WASHINGTON (Reuters) - U.S. Commerce Secretary Wilbur Ross said on Tuesday that he believes NAFTA negotiations will produce “some sort” of a deal for President Donald Trump to evaluate but repeated his warnings that the United States will walk away from the trade pact if key problems are unresolved.
Ross, speaking before the start of a fifth round of talks this week to modernize the North American Free Trade Agreement, said Mexico and Canada would suffer far more than the United States if the pact is dissolved.
“I would certainly prefer them to come to their senses and make a sensible deal,” Ross told a Wall Street Journal CEO forum.
“In any negotiation if you have one party that is not in fact prepared to walk away over whatever are the threshold issues, that party is going to lose,” Ross added.
Trump has relentlessly criticized NAFTA for draining U.S. manufacturing jobs to Mexico, calling it “the worst trade deal ever made” and threatening to scrap it unless it can be improved to reduce U.S. trade deficits with Mexico and Canada.
Ross said Trump’s “general point of view is that no deal is better than a terrible deal,” but added that he does not know how Trump will evaluate a deal resulting from negotiations.
“Some sort of a draft will land on his desk. So it will be a binary decision in that sense,” Ross said.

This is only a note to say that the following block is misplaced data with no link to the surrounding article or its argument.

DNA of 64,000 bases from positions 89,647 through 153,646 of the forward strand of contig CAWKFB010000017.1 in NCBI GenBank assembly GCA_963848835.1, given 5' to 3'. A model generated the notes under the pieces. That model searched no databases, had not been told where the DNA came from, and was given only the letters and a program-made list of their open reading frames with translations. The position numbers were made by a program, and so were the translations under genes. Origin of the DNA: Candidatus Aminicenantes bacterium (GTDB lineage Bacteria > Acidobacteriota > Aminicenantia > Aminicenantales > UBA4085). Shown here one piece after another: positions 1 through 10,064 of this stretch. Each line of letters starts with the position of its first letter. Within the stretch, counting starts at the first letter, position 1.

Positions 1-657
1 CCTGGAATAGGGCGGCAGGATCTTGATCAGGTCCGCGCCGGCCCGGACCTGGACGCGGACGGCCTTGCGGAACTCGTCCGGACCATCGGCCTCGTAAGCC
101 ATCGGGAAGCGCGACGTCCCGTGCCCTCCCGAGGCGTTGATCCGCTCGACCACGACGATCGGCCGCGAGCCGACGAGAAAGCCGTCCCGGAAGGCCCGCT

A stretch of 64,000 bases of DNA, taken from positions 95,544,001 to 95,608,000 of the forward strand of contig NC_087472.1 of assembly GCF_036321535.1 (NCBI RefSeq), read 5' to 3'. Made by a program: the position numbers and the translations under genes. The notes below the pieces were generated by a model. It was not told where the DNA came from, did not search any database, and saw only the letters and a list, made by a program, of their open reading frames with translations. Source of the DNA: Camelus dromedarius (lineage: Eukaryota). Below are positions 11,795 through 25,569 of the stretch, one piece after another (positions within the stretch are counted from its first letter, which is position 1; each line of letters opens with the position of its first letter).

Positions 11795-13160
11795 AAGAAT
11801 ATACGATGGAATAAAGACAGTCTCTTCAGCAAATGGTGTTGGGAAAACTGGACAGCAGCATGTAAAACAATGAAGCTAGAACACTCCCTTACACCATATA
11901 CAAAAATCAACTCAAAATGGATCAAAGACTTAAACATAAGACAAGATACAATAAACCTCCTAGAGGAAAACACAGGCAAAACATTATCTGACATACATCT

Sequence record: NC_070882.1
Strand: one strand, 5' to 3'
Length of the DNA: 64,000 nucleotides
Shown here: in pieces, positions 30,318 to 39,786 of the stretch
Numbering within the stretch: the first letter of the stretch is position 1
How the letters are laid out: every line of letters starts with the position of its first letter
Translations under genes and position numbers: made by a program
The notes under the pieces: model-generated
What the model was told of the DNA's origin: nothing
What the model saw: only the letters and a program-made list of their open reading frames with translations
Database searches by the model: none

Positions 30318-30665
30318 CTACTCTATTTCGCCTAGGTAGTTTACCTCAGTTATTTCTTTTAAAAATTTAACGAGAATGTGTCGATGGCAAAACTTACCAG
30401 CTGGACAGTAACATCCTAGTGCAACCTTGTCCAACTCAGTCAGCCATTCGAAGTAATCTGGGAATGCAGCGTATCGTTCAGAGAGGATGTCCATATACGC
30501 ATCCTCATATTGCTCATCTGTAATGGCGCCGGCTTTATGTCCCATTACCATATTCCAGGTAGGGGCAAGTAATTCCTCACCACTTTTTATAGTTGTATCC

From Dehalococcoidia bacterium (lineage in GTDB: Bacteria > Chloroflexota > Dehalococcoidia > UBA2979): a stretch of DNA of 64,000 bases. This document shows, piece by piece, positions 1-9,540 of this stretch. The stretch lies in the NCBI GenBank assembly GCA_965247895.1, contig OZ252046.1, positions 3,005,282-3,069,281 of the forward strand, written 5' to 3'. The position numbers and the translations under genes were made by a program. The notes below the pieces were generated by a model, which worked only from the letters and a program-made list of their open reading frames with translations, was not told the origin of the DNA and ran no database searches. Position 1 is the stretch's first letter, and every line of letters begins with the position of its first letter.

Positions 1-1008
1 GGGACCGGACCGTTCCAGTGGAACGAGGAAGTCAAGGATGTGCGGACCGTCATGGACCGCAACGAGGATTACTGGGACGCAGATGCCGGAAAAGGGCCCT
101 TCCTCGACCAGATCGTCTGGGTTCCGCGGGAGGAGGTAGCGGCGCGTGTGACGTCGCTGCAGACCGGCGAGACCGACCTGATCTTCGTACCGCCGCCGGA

At negotiations resuming in Mexico City on Thursday, Mexico and Canada are expected to respond to tough demands from the United States such as a five-year sunset clause that would effectively trigger frequent renegotiations as well as a controversial U.S.-specific content rule for automotive products and far higher regional automotive content.
Ross gave no indication that U.S. negotiators would soften their stance on these topics, which the U.S. Chamber of Commerce counts among “poison pill” demands that could sink the talks.
Asked whether the content demands that 85 percent of a car’s value be produced within the region and 50 percent in the United States would simply drive auto and parts production to Asia, as industry executives have warned Ross said: “We don’t think so. We believe there will be a different thing because of all the other changes that we’re making.”
He said Republican tax reform efforts including lower rates and immediate expensing of capital expenditure costs and regulatory changes would lower the cost of doing business and keep the United States attractive for automotive investment.
Trump has wanted a five-year sunset clause for trade agreements since he began campaigning for president Ross said, to ensure that they deliver promised benefits.
“The reason we want it is that the tragic truth is that forecasts that were made when trade agreements were entered into, never have been achieved, at least in the case of the U.S.”
Reporting by David Lawder; Editing by Lisa Shumaker